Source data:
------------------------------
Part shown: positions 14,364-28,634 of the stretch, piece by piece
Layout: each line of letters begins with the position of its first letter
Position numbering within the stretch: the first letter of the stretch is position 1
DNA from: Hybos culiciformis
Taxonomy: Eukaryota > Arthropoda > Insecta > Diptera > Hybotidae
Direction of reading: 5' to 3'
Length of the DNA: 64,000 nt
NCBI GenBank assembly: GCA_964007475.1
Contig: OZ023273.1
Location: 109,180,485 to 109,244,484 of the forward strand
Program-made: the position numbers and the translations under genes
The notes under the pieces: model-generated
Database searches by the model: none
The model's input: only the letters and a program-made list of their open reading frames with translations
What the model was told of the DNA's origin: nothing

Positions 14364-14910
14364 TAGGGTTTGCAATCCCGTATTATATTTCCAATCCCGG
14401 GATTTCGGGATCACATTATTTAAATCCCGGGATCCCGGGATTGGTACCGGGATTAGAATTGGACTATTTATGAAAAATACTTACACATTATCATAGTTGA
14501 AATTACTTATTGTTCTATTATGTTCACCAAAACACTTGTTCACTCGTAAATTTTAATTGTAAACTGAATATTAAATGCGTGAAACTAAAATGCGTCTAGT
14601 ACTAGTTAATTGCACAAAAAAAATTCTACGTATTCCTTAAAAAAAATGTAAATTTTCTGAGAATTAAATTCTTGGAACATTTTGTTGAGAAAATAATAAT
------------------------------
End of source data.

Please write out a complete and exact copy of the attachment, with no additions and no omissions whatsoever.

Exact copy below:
Part shown: positions 14,364-28,634 of the stretch, piece by piece
Layout: each line of letters begins with the position of its first letter
Position numbering within the stretch: the first letter of the stretch is position 1
DNA from: Hybos culiciformis
Taxonomy: Eukaryota > Arthropoda > Insecta > Diptera > Hybotidae
Direction of reading: 5' to 3'
Length of the DNA: 64,000 nt
NCBI GenBank assembly: GCA_964007475.1
Contig: OZ023273.1
Location: 109,180,485 to 109,244,484 of the forward strand
Program-made: the position numbers and the translations under genes
The notes under the pieces: model-generated
Database searches by the model: none
The model's input: only the letters and a program-made list of their open reading frames with translations
What the model was told of the DNA's origin: nothing

Positions 14364-14910
14364 TAGGGTTTGCAATCCCGTATTATATTTCCAATCCCGG
14401 GATTTCGGGATCACATTATTTAAATCCCGGGATCCCGGGATTGGTACCGGGATTAGAATTGGACTATTTATGAAAAATACTTACACATTATCATAGTTGA
14501 AATTACTTATTGTTCTATTATGTTCACCAAAACACTTGTTCACTCGTAAATTTTAATTGTAAACTGAATATTAAATGCGTGAAACTAAAATGCGTCTAGT
14601 ACTAGTTAATTGCACAAAAAAAATTCTACGTATTCCTTAAAAAAAATGTAAATTTTCTGAGAATTAAATTCTTGGAACATTTTGTTGAGAAAATAATAAT